Brandon is a student in a group of thirty children in two large classrooms with two teachers and six aides and assistants. All these students are mobile, all but one have fluent English as their first or second languages. They are all in Special Education.
When I first met Brandon, he was a little wary of me, a stranger, asking him to do odd un-school-y things like skip, crawl, stand on one foot, and follow a pencil moving back and forth in front of his eyes. He had a respectful but quite skeptical smile, and his eyebrows were in constant motion commenting on these requests of mine.
“What’s that for?” he asked, smiling politely, when I brought out my paper eyeball – a one-inch circle printed with a cartoon-y eyeball pasted onto the end of a 4” by 1” piece of stiff paper as long as a pencil.
“I want to see how your eyes move,” I answered, gesturing to him to sit in a chair opposite mine.
“O . . . kay,” he replied, drawing out the syllables in a skeptical but polite voice. I could almost hear him thinking, “Whatever…..”
Holding the eyeball facing him, I moved it slowly from side to side. “Use both eyes,” I added as I moved it steadily about 6 inches from his face. Back and forth, five or six times, and his eyes were moving and not watering. His right eye was rock-steady, moving exactly as the paper eyeball moved across his face.
But his left eye was on its own track, moving in toward his nose in a random unpredictable way. Sometimes it started at the right place, moved a little in the right direction, then snapped back to the beginning point; sometimes this eye paused and jiggled somewhere randomly on the path the paper eyeball was making across his field of vision.
“How many eyeballs do you see?” I asked him, calmly, as I continued.
“You only have one in your hand,” he answered politely, raising one eyebrow to make the response less impolite.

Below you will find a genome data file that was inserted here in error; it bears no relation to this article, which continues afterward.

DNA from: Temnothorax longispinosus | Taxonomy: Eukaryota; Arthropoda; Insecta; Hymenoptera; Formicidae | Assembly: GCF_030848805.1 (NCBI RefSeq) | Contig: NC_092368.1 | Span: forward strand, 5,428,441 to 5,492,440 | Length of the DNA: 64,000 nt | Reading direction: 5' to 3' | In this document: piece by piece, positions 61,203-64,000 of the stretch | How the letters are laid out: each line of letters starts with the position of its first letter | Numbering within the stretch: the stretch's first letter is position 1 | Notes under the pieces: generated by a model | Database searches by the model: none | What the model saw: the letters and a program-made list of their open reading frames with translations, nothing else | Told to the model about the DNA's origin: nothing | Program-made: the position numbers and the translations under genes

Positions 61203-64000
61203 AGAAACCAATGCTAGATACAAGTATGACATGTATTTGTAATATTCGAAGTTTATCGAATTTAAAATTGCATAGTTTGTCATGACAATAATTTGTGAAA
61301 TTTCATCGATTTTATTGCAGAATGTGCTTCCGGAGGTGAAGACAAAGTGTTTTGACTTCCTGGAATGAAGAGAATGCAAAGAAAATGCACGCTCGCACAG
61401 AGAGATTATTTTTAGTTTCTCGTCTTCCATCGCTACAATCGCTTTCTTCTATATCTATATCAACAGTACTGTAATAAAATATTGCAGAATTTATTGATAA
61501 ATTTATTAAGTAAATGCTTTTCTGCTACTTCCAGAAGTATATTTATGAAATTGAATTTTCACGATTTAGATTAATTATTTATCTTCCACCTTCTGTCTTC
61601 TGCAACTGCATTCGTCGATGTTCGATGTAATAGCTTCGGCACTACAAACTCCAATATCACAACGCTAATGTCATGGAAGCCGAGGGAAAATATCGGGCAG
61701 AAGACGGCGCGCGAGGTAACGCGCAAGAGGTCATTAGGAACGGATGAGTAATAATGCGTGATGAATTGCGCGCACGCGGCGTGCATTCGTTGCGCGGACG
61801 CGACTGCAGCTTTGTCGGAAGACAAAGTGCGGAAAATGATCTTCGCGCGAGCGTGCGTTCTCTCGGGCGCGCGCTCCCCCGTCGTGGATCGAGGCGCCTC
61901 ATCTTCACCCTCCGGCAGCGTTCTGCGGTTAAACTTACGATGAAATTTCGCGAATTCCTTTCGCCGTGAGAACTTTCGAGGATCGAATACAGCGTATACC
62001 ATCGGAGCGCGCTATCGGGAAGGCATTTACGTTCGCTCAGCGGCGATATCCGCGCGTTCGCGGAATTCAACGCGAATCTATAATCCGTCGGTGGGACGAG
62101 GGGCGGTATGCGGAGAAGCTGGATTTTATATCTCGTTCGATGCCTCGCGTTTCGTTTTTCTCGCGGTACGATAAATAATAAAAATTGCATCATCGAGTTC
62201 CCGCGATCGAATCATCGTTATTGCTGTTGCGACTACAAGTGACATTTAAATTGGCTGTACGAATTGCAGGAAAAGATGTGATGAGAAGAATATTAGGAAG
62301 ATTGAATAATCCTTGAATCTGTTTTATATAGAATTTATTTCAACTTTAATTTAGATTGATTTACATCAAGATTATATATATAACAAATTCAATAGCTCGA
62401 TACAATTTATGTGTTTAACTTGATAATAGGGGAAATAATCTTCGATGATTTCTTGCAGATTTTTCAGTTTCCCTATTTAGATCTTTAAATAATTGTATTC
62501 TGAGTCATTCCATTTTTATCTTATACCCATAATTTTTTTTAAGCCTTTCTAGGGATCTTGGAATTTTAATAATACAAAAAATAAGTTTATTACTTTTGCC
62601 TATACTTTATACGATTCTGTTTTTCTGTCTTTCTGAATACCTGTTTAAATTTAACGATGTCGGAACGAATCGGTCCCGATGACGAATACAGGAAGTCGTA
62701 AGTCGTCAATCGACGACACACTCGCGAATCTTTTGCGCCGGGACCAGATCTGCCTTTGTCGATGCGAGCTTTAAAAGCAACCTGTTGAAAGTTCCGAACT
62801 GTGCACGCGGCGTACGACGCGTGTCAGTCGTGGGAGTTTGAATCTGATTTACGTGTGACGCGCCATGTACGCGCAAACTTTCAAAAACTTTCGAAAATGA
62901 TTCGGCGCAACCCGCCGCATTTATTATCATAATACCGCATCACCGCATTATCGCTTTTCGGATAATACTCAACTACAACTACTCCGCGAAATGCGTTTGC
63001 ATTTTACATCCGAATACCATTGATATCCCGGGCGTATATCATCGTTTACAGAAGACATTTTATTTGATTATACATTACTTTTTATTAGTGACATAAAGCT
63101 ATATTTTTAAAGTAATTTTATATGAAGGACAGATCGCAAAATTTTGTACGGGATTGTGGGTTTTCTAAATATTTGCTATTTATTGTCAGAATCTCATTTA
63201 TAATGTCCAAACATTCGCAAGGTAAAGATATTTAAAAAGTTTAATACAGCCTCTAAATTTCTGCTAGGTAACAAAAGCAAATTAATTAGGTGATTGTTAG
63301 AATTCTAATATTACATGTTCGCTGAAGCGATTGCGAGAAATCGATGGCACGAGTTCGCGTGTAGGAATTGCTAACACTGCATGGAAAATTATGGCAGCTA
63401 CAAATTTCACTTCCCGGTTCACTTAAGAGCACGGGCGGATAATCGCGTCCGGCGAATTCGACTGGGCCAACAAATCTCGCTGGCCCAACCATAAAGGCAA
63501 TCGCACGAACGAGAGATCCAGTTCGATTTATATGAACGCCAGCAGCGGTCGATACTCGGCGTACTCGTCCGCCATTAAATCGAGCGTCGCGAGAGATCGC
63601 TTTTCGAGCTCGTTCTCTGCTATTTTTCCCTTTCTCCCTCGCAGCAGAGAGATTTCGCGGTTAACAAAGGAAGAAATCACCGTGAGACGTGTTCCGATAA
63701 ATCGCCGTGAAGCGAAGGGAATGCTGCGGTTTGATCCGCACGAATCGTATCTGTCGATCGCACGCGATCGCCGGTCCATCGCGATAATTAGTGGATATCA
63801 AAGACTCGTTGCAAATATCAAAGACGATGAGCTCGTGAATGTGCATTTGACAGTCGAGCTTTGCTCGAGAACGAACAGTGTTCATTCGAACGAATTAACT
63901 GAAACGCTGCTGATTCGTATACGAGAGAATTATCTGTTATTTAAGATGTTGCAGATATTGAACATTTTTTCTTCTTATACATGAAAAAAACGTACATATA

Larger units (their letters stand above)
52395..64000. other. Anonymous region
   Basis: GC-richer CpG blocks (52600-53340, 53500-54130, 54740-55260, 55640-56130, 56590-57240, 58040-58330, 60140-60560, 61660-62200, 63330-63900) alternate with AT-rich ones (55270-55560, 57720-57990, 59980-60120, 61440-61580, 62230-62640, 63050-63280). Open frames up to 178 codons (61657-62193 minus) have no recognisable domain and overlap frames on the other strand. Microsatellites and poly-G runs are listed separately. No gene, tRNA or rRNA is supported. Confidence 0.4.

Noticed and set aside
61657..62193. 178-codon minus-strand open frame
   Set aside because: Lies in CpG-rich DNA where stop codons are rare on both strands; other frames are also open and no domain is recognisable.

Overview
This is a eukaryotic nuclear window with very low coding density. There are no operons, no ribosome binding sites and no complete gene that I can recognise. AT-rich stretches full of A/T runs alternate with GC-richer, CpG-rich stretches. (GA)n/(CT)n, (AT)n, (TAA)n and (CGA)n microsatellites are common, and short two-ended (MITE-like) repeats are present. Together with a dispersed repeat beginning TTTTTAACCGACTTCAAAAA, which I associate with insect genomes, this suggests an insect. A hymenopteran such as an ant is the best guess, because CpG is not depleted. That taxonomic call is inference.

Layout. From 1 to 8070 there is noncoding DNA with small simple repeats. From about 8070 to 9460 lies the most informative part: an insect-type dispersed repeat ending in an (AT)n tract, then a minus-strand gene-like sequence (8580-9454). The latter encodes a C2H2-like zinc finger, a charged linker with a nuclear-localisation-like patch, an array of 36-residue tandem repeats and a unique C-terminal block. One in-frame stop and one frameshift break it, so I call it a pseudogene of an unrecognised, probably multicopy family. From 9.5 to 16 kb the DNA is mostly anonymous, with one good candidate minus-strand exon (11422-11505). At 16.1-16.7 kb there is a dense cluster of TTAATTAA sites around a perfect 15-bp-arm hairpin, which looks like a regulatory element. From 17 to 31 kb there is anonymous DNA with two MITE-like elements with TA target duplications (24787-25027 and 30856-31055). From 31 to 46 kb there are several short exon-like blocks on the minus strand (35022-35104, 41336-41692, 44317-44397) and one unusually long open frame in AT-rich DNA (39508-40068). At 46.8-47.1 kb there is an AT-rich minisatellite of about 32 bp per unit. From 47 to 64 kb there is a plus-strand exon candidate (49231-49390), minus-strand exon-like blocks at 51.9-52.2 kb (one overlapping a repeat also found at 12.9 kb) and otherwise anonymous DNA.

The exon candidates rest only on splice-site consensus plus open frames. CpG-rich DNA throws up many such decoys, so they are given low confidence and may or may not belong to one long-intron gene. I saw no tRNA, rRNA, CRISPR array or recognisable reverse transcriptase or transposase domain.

“True,” I agreed. “But if your eyes are not working well together, you may see two.
I’m just askin’,” I added, trying for a little teenager talk.
He shrugged. “Sometimes I see two of what I am looking at. Then I blink hard and usually it changes to one whatever.” He smiled – he is an attractive young man, and the smile amplifies his attractiveness. “Sometimes I see two of you!”
“Well, that probably won’t be very useful,” I smiled back.
We did a few other exercises, a little crawling up the wall to practice cross-lateral movement (I call this exercise Spiderman). Then we sat still and I explained why we were doing all this, and asked if he knew how long he had been wearing glasses and what they were for.
“I got them when I came to this school, two years ago.”
“Do you know what they are supposed to be doing for you?” I asked.
“Help me see clearly,” was the prompt reply.
“And do they?” I asked.
Shrug. “Sometimes,” he said.
“Did you know that your left eye moves on its own, differently from your right eye?” I asked.
“Yeah,” he said.
“The doctor said that it would get better with the glasses.” I waited. Another shrug. “Hasn’t changed much yet.”
I told Brandon about the near-far exercise he could do with his paper eyeball, and he said he would try to use it, as requested, 14 times twice a day until my next visit.
And on my next visit I brought along an optometrist friend on his day off who quickly checked the four other kids who had, as did Brandon, one eye that moved differently. I had given these children the same near/far exercise, but unlike Brandon’s, their traveling eye had the same alternate track all the time. Brandon’s was the only one that had no pattern to its movement. On the way out of the school, my friend and I reviewed the kids.
“You are sure right about Brandon,” Dr. J told me. “That kid needs a completely different set of lenses to help his left eye correct that problem.”
“Don’t know how he will get that,” I commented sadly.
“No,” he agreed. “Maybe he’ll tell his parents he needs to see the eye doctor again, and maybe….”